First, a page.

Electron Beams


This manual describes the laboratory experiment used during the 1996 - 1997 academic year. Significant changes have been made since then, and the manual used during the current academic year is in NOT available yet on the WEB. Hardcopies can be purchased at the bookstore.

Electron Beams



To derive experimentally an expression for e/m, and to develop working knowledge of an oscilloscope.


Prelab Homework


This prelab homework must be done at home and handed to the lab TA before you start the lab. Read the instructions for this lab.




Part I - e/m of the electron

1) Derive Equation (8.5) for e/m.

2) For a 1% error in the orbit radius r, (equation 8.5), what is the percent error in e/m ?

3) For a 1% error in the product rxB, what is the percent error in e/m ?


Part I: e/m of the Electron


This self-contained apparatus designed for the measurement of the charge e to mass m ratio. e/m, of the electron by observing their circular paths under the influence of a uniform magnetic field B. The magnetic field is provided by a pair of Helmholtz coils surrounding the vacuum tube. The magnetic field is along the axis of the coils. The vacuum tube has a downward pointing electron gun in an evacuated tube that has a little helium added so that the path of the electrons in the tube is visible. The overall appearance of the apparatus is shown in Figure 8.1.

Three internal power supplies provide the filament power, the coil current and the accelerating potential for the electron beam. The filament supply is fixed while the accelerating voltage and the coil current are set by front panel controls. The accelerating potential and the coil current can be measured by two digital meters on the front panel. The meters make it simple to accurately determine the forces affecting the motion of the electrons within the tube. The diameter of the electron path in the magnetic field can be measured using the etched glass internal scale in the tube. The graduations and numerals of the scale are illuminated by the collision of the electrons, making observation and reading easier.



Figure 8.1


The helium gas added to the tube fluoresces when struck by the moving electrons and produces a bright, clear view of the electron beam. An electrode is provided for absorbing electrons after they have traced their circular path. Thus, the circular tracing of the electron path is undisturbed by previously emitted electrons, contributing to more accurate measurement.

The general configuration of the electron gun is shown in Figure 8.2. Electrons are emitted by an indirectly heated cathode at the top of the figure. The cathode is connected to the negative of the high voltage supply. It is partially shielded by a surrounding grid which has a small aperture to let some electrons pass through. The anode is mounted below the grid and is connected to the high voltage positive. Electrons escaping through the grid hole are rapidly accelerated toward the anode by the potential between them. Most of the electrons hit the anode, but some of them pass through the hole in the anode and form the electron beam in the tube.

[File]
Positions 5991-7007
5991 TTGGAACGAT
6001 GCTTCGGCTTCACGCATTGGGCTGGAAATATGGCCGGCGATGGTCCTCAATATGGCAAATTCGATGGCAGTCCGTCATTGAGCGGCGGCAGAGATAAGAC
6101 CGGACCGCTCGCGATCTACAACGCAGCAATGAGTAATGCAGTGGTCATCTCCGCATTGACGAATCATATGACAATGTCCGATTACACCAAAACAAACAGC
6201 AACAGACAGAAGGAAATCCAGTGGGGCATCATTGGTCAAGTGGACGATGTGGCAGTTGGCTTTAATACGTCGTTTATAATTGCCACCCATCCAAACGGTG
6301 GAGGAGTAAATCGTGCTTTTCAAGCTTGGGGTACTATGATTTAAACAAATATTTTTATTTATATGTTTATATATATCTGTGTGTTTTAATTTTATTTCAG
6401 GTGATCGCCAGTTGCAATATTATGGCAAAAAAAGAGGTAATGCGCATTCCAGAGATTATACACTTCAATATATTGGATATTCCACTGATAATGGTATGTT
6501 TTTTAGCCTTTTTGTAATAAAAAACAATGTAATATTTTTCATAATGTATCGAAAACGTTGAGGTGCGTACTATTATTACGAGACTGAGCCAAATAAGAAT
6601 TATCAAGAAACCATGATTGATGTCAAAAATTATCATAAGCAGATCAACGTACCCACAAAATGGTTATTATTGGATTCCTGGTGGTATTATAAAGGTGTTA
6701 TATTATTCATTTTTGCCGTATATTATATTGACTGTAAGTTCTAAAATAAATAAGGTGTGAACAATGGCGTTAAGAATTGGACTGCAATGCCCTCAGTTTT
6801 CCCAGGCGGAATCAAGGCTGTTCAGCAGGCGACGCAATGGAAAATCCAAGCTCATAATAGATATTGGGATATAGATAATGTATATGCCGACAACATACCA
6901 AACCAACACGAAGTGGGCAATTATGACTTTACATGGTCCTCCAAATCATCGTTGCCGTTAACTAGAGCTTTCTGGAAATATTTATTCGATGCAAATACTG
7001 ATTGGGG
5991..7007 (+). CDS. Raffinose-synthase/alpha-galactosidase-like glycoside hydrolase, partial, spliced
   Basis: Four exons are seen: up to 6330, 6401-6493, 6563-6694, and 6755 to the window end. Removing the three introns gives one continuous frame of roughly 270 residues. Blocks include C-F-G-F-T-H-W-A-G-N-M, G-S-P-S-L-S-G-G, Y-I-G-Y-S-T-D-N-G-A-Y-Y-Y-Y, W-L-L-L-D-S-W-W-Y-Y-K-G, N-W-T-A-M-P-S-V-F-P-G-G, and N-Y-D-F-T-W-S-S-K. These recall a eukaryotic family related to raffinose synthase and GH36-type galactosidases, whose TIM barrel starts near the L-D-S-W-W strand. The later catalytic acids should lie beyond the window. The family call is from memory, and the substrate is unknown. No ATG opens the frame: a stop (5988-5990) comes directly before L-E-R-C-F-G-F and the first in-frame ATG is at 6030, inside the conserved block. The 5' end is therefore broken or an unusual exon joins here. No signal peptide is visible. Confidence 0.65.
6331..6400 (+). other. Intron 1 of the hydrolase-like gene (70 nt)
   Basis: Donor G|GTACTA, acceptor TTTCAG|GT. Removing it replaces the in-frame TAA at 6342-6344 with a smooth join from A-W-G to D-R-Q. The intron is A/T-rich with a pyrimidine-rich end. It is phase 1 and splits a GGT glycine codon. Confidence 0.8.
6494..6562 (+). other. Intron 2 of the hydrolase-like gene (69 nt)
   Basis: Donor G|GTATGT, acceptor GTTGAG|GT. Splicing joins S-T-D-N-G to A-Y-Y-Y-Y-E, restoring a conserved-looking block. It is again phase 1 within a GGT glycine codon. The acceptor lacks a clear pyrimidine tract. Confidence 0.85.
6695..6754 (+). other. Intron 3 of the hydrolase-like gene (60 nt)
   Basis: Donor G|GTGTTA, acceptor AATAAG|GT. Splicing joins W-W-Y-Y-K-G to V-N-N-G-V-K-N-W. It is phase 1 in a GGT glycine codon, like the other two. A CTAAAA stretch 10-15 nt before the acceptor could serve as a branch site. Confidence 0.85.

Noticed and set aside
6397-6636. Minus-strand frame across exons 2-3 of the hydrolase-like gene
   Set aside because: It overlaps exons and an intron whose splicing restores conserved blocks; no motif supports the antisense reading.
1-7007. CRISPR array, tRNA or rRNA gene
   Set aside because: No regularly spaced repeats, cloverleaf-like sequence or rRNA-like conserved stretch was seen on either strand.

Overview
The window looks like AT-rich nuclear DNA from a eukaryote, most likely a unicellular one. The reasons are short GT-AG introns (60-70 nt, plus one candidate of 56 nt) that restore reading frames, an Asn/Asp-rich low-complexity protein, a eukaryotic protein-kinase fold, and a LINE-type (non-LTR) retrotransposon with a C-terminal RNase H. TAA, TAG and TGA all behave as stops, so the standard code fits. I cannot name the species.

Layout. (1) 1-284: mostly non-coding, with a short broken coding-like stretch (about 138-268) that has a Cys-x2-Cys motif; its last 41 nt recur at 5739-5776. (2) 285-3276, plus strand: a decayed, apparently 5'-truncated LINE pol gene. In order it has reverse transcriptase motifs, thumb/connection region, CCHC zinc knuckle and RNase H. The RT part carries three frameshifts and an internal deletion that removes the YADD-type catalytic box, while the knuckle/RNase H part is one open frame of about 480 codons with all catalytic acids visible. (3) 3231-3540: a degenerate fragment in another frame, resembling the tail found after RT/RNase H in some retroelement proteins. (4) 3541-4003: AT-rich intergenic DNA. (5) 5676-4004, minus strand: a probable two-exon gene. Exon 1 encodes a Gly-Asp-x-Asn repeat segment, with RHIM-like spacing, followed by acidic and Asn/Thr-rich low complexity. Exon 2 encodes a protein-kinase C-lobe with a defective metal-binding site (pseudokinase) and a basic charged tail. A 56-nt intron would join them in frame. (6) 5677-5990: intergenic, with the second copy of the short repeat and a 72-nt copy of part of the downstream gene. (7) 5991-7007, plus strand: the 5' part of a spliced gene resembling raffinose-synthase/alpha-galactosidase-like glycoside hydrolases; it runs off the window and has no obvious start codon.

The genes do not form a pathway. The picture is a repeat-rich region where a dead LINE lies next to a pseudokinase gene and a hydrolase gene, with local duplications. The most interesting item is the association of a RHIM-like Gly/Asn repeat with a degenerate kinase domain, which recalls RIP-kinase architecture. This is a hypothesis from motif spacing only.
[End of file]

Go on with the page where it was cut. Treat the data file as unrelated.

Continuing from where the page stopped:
The energy given to the electron falling through the potential V is eV, where V is the anode potential and e is the charge on the electron. All of this energy is converted into kinetic energy of the moving electron, mv2/2 (where v the electron's velocity and m is the mass),









As you have learned in the lecture part of this course, the electron beam is traveling in the transverse magnetic field B of the Helmholtz coils. It is deflected into a circular path by the Lorentz force, evB. This force provides the centripetal force, mv2/r required to maintain the circular motion. Equating these forces, you get,




and therefore,



From these two equations (equations 8.2 and 8.4) an expression for e/m can be derived,




The magnetic field is provided by the Helmholtz coils surrounding the vacuum tube. They are mounted so that their field is transverse to the tube axis and the electron's motion. These coils produce a nearly uniform magnetic field everywhere inside of the volume they enclose. This is a very useful property, since it guarantees that there is a constant force on the moving electrons. In addition to field uniformity, the magnitude of the magnetic field can be calculated from,



where [= ] is the permeability of empty space, N is the number of turns in each of the pair of coils(130 per coil), I is the coil current and a is the coil radius(0.152m),




Your coil radius will be a little different from this value, so measure the dimensions carefully.



Figure 8.2


Procedure for Part 1.


1) Set the apparatus on a level table. The room light should not be too bright, because the electron beam will be hard to see. You may want to use the "box" with the window.


2) In order to minimize the influence of geomagnetism, use a compass to locate magnetic North and align the Helmholtz coils axes so they are parallel to the needle. If this is not convenient, it can be disregarded with little effect on the results (certainly less than other errors in the measurement). This will have the effect of reducing the influence of geomagnetism on the magnetic field parallel to the coil axis. The influence of geomagnetism or other sources of magnetic fields can be observed by the deflection of the circular motion of the electron beam while the apparatus is rotated. The magnitude of this deflection is greater when a small current is flowing through the coils.


3) With the power switch off, connect the line cord to the correct line voltage power.